3. I want to retrieve a Business Object because I want to update an existing instance of the object

Let's skip past the arguments and look at the code. First if I want to create a new object, then the Id passed in will be 0 (for the most part), so in that case I simply call getTransfer().new(), passing in the TransferClassName. Otherwise I want to return an existing object from Transfer so I call getTransfer().get(). If I'm working with an existing object, I may want to manipulate that object, in which case I want to create a clone() of it and return that. So now I've got my Transfer Object and I need to decide whether to return it as is, or to fill it with data. If I have passed in an argument called args, which is a struct, then I call the populate() method on my Transfer Object to load that data into the Transfer Object before returning it. That populate() method does a bunch of different things, which I'll cover in a future post. Don't worry about arguments.FieldList for now, most of the time it remains an empty string and isn't used.

So, there's an example of a method in an abstract object. It achieves three different things, and it will work with almost all of my concrete Service Objects. In fact, in my current application I only need to override this method in one of my concrete Service Objects. The rest inherit it directly from the AbstractService object.

The other nice thing about this Get() method is that it allows me to encapsulate my communication with Transfer. This Get() method is kind of like a Business Object factory, in that the logic required to create Business Objects is limited to this one method. If I were ever to stop using Transfer (gasp!) and choose to move to a different ORM, little about my service layer would have to change.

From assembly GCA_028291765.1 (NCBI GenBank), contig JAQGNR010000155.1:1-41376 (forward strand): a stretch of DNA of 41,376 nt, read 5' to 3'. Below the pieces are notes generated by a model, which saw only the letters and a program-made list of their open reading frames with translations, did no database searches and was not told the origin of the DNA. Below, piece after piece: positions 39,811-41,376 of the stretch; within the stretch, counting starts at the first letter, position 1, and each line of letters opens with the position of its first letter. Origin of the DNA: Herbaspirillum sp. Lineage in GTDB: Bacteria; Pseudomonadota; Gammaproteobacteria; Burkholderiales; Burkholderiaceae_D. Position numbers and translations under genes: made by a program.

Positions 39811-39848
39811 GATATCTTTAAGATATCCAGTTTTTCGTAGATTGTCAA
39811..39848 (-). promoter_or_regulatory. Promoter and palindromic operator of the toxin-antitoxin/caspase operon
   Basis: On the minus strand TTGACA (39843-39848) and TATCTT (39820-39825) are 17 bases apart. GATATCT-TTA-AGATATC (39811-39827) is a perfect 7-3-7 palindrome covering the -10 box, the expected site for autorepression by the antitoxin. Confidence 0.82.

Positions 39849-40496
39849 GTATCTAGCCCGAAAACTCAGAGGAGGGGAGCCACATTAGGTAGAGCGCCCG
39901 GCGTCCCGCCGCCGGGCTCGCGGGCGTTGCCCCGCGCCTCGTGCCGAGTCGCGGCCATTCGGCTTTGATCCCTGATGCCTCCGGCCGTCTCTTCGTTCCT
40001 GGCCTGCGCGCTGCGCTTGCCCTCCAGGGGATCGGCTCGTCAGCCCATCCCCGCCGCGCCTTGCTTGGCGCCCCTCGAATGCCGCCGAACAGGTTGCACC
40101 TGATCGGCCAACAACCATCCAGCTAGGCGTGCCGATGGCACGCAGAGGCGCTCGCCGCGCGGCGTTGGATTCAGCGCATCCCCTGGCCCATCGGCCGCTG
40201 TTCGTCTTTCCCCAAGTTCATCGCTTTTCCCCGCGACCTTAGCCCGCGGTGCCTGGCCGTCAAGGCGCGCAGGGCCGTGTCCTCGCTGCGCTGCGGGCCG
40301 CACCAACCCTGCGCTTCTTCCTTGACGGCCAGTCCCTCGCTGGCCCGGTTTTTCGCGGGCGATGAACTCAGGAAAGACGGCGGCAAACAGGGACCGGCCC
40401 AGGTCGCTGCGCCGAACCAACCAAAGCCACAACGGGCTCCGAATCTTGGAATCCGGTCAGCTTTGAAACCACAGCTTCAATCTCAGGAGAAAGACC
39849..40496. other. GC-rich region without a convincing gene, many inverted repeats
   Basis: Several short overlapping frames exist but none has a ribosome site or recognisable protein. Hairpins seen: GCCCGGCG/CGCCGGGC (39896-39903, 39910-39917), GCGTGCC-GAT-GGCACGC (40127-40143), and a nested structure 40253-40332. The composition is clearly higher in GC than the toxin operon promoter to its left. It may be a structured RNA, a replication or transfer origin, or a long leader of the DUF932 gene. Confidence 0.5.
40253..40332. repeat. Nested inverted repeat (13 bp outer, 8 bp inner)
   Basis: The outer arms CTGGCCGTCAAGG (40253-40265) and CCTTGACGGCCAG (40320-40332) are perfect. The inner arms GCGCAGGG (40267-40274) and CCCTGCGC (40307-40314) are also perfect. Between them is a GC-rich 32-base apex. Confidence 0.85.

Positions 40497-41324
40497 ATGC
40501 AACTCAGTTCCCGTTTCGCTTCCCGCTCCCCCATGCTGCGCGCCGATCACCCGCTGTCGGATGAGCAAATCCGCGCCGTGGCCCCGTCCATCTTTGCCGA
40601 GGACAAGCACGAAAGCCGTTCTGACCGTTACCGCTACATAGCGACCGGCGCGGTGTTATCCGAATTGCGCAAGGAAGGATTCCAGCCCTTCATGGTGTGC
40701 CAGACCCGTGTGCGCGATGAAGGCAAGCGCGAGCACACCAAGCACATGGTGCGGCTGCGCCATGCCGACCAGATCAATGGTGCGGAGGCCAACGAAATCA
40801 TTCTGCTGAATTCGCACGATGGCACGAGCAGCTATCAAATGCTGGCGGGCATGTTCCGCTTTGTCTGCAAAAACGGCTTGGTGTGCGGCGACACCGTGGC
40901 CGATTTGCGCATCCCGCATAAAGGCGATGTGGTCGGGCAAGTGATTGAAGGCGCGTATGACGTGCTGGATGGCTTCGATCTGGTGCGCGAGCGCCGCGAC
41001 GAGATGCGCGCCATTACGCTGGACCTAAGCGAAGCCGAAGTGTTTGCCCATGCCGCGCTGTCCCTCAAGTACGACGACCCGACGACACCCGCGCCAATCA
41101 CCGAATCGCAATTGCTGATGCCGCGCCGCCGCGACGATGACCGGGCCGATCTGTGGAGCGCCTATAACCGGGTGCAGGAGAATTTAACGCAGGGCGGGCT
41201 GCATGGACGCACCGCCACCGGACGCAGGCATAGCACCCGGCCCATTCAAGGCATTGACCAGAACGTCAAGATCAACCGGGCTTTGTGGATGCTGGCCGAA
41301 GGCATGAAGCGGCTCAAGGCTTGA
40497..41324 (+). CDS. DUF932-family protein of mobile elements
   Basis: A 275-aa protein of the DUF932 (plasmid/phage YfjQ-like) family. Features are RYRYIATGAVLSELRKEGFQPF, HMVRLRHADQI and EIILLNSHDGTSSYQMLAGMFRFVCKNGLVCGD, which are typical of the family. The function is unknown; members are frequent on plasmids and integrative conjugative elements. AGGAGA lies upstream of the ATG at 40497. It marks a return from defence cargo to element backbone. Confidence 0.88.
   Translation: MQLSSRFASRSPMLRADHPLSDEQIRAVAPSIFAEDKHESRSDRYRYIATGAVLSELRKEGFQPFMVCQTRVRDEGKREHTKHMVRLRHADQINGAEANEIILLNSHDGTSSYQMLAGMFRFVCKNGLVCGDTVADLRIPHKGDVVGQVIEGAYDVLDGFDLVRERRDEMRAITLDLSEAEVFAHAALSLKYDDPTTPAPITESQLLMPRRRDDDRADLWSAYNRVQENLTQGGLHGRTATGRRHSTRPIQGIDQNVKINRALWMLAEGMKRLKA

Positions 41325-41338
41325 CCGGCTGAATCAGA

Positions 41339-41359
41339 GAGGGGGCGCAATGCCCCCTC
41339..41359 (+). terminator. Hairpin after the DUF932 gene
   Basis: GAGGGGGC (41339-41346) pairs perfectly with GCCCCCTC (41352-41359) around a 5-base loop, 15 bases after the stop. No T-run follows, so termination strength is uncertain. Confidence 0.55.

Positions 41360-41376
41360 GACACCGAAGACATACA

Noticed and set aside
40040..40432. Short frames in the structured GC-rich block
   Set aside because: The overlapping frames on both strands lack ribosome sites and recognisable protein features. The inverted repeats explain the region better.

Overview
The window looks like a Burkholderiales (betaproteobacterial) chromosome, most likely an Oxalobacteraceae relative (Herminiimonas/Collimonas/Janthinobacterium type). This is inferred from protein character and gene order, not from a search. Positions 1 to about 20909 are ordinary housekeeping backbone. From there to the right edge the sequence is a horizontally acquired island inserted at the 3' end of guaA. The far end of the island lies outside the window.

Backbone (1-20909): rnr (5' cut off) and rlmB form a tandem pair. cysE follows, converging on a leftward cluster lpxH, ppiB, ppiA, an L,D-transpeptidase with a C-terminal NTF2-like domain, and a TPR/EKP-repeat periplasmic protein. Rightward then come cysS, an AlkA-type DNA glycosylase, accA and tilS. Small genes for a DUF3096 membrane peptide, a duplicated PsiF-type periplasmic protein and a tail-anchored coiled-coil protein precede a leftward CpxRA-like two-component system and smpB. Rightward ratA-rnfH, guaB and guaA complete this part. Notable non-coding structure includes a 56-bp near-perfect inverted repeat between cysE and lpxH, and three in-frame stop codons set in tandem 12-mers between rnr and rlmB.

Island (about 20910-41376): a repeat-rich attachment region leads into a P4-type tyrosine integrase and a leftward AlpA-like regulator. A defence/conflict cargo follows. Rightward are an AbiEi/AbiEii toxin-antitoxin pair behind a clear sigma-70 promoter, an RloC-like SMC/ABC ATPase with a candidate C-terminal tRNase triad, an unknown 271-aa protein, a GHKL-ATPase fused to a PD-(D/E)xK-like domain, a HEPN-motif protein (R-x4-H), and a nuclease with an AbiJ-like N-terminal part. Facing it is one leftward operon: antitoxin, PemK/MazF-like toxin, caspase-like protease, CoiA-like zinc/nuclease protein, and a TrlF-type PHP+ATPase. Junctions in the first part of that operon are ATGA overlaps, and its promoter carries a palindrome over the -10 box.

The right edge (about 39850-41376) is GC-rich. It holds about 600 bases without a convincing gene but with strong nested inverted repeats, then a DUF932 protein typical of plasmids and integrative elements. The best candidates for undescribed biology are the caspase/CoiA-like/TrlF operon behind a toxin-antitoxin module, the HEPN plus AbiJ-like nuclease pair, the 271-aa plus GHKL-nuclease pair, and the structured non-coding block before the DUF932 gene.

I know I've left a couple of things out in my explanation of the Get() method, but I think this simple introduction to abstract objects has already become less than simple. I'll go into more detail about the implementation of this object in the next post.

Getting back to the four object types mentioned in the previous post, I also have an AbstractGateway which all of my concrete Gateway Objects extend, as well as an AbstractTransferDecorator object, which is used as a base object for all of my concrete Transfer decorators. Because I rely on Transfer to create most of my business objects my AbstractTransferDecorator is really like an abstract Business Object. There are no abstract objects for my Utility Objects as they are all standalone objects that each serve a single purpose.

To recap, my model consists of 4 object types:

  • Service Objects, most of which extend AbstractService.cfc
  • Gateway Objects, all of which extend AbstractGateway.cfc
  • Business Objects, most of which are based on AbstractTransferDecorator.cfc
  • Utility Objects, which stand alone

In the next installment I'll take a closer look at the AbstractService Object.

Good stuff. Real good stuff.
# Posted By John Allen | 6/30/08 12:42 PM
I really appreciate you going through this. It is really helping to crystallize my learning how to use Transfer, and its place in an "OO" CF app.

Any chance validation (the different places and types) and collections (when to use objects, queries, or an iterator) are on the table to present?